Figure-4.4: Suitability Assessment of Arable Land
Table 4.4: Commune level suitability assessment of arable land in peri-urban districts
|District||Area in percentage/Number of Communes|
The integrated technique of RS, GIS and AHP for peri-urban agriculture planning has allocated the land at commune level with different level of suitability. The revealed results for peri-urban agriculture planning were derived geographically in respect of political boundary after prevailing intensive judgments. Therefore, the planners from Hanoi province may implement their plan in the scenario allocated land in priority basis at commune level. Every level of suitability can be utilized for different purposes for example; the unarable land if it has open space can be used for establishing the industrial estates or housing after checking their requirements. The very good category communes can be used for producing business agriculture such as fresh nutrient rich food production, cash crops and so on. Good category communes can be further assessed for specifi
agriculture practices or some urban gardening purpose. The fair land for peri-urban agriculture can be used for agriculture food processing zone or medium level industries. The planners and decision makers of the Hanoi province may follow such scenario adding other necessary decision parameters while allocating the land for peri-urban uses and future urban landscape then the future urban area will be developed as environmentally safe.
This study was conducted in the framework of SUSPER Project (Sustainable Peri-Urban Agriculture for South East Asia) FSP-Project 2000-56 funded by the Ministry of Foreign Affairs of France. The authors wish to thank CIRAD, VTGeo and all the Vietnamese partners for their contribution to the field trip and baseline survey.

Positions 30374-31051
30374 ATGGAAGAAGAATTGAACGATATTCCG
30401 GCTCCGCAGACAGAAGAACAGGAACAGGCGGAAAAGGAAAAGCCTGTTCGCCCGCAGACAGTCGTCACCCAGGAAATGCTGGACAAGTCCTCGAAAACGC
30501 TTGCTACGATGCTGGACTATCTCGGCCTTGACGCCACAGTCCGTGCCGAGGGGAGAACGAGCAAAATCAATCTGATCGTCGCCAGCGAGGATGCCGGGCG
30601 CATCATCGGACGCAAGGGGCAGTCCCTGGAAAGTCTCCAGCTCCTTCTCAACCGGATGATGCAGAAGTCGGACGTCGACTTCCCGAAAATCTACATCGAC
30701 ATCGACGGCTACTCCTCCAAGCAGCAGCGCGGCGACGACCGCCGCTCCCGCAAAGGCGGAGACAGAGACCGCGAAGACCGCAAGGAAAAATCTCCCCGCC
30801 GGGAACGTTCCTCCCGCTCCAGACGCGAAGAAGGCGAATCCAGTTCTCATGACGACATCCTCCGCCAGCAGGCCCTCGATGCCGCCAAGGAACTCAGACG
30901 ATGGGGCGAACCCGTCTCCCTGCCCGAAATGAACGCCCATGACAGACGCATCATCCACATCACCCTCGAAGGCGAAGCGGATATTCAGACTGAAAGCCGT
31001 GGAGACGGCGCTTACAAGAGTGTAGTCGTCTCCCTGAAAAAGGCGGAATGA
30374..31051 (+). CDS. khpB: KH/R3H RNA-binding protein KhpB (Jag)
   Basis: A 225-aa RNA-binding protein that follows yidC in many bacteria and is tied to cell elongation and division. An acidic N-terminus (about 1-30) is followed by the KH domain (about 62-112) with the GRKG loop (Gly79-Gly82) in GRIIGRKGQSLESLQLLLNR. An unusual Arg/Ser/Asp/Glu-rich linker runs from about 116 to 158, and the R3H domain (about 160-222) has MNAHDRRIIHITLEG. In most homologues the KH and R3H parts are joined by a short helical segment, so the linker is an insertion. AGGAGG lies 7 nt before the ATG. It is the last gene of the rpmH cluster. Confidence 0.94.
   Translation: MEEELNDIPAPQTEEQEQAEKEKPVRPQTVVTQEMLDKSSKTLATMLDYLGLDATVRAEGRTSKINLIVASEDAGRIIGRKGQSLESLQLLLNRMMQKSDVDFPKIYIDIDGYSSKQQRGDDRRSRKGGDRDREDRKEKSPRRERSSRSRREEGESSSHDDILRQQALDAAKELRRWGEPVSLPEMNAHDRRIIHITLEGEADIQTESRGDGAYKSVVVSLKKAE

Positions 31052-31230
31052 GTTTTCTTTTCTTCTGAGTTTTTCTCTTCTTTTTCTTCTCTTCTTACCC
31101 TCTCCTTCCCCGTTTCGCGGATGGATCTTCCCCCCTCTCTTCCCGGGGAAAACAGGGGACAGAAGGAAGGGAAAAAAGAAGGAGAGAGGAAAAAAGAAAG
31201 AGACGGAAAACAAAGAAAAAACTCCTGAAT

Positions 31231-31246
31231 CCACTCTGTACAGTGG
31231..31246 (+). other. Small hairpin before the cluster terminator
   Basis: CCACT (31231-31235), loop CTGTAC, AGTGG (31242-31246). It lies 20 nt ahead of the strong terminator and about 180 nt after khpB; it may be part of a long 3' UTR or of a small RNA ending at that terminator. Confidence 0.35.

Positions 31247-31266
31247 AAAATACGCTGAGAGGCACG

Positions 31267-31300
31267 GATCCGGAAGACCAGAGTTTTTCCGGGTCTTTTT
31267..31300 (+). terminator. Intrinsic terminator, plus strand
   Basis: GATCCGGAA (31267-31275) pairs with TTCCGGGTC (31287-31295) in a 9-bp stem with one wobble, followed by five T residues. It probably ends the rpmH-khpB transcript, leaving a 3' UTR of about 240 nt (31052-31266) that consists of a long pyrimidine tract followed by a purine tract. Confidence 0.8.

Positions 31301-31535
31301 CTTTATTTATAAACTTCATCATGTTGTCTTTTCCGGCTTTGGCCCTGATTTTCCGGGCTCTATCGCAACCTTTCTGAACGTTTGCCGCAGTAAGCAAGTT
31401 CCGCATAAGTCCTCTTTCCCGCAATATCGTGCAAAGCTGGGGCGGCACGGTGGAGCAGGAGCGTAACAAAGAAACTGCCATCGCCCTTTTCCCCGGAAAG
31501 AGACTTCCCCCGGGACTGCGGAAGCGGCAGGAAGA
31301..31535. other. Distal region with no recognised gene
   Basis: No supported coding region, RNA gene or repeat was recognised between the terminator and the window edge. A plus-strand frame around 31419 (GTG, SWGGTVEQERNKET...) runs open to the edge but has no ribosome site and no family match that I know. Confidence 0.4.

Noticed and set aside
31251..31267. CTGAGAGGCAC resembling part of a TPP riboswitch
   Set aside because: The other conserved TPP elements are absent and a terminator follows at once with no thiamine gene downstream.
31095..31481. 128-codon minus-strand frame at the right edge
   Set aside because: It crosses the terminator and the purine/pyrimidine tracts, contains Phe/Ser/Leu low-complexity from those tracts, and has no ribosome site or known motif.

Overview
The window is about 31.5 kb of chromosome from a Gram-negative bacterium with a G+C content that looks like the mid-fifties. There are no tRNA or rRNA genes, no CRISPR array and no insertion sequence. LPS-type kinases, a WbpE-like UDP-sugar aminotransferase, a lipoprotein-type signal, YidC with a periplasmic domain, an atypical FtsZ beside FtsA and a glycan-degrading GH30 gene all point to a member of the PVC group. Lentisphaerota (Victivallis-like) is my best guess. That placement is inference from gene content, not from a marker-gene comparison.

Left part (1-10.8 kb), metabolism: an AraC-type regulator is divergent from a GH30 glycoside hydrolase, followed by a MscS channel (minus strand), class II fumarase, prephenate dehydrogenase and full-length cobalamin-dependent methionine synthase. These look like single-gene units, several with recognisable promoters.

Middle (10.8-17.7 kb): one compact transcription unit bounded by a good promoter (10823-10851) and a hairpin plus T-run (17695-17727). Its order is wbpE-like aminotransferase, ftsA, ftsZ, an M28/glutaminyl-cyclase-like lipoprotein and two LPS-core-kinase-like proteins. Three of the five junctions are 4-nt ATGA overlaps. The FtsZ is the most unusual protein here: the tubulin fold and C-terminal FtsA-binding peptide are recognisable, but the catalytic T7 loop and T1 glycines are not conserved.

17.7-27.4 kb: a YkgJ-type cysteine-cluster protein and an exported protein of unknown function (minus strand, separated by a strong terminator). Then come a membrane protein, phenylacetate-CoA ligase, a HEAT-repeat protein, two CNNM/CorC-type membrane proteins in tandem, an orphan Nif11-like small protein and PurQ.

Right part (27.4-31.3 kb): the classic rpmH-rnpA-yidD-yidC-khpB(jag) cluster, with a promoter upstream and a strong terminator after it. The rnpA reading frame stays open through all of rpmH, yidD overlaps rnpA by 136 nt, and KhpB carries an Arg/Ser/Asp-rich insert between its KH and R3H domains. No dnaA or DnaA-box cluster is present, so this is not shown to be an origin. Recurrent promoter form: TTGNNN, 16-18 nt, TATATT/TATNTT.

Allen, A. (2001). ‘Environmental Planning and Management of the Periurban Interface’. Key note Paper for the Conference Rural-Urban Encounters: Managing the Environment of the Periurban interface, London 9-10 November 2001.
Bentinck J. (2000). ‘Delhi’s Urban Growth and the Stray-Cattle Controversy. In: Urban Agriculture Magazine’. No 2, Urban Livestock, October 2000, RUAF, Leusden The Netherlands. Borne, F., J. P. Satornkich, and S.M. Anwar (2003). ‘Plant Modeling for landscape Changes Visualization, Application to a Peri-Urban Agricultural Area’. PMA03 Conference, Beijing, 13-16 October 2003.
Brady, N.C. (1974). ‘The Nature and Properties of Soils’. McMillian Publishing Company, NewYork/London Canada, J. R., W.G. Sullivan and J.A. White (1996). ‘Capital Investment Analysis for Engineering and Management’. Prentice-Hall, New Jersey 07458.
HSYB (2001). ‘Hanoi Statistical Year Book’. Hanoi Statistical Office. Nualachawee, K., (1996). ‘Advanced Technologies in Geographic Information System’. Asian Institute of Technology, Thailand.
Nugent, R. and A. Drescher (2000). ‘Urban and Peri-Urban Agriculture (UPA) on the policy agenda: Virtual conference and information market’. A joint venture of the FAO Interdepartmental Working Group (IDWG) – Food for the Cities (FFC) and the Resource Center for Urban Agriculture and Forest (RUAF/ETC), [Downloaded: Jan 28, 2003].
Nunan F. (2000). ‘Livestock and livelihoods in Hubli-Dharwad, India. In: Urban Agriculture’. Magazine, no. 2, Urban Livestock, October 2000, RUAF, Leusden The Netherlands.
Rondinelli, D.A. (1985). ‘Applied Methods of Regional Analysis: the Spatial Dimension of Development Policy’. Westview Press, Boulder and London.
Rossi, G., P.V. Cu, F. Quertamp, and O. Chabert (2002). ‘Atlas Infographique de la Province de HANOI’. VTGEO-Institut de Géologie, CNST Vietnam / UMR CNRS-IRD 9937 “REGARDS”, France Saaty, T.L. (1990). ‘Multi Criteria Decision Making-The Analytic Hierarchy Process’. RWS Publication, Ellsowrth Avenue, USA.
Thapa, R.B (2003). ‘Spatial Decision Support Model for Sustainable Peri-urban Agriculture:Case Study of Hanoi Province, Vietnam’. MSc. Thesis. Asian Institute of Technology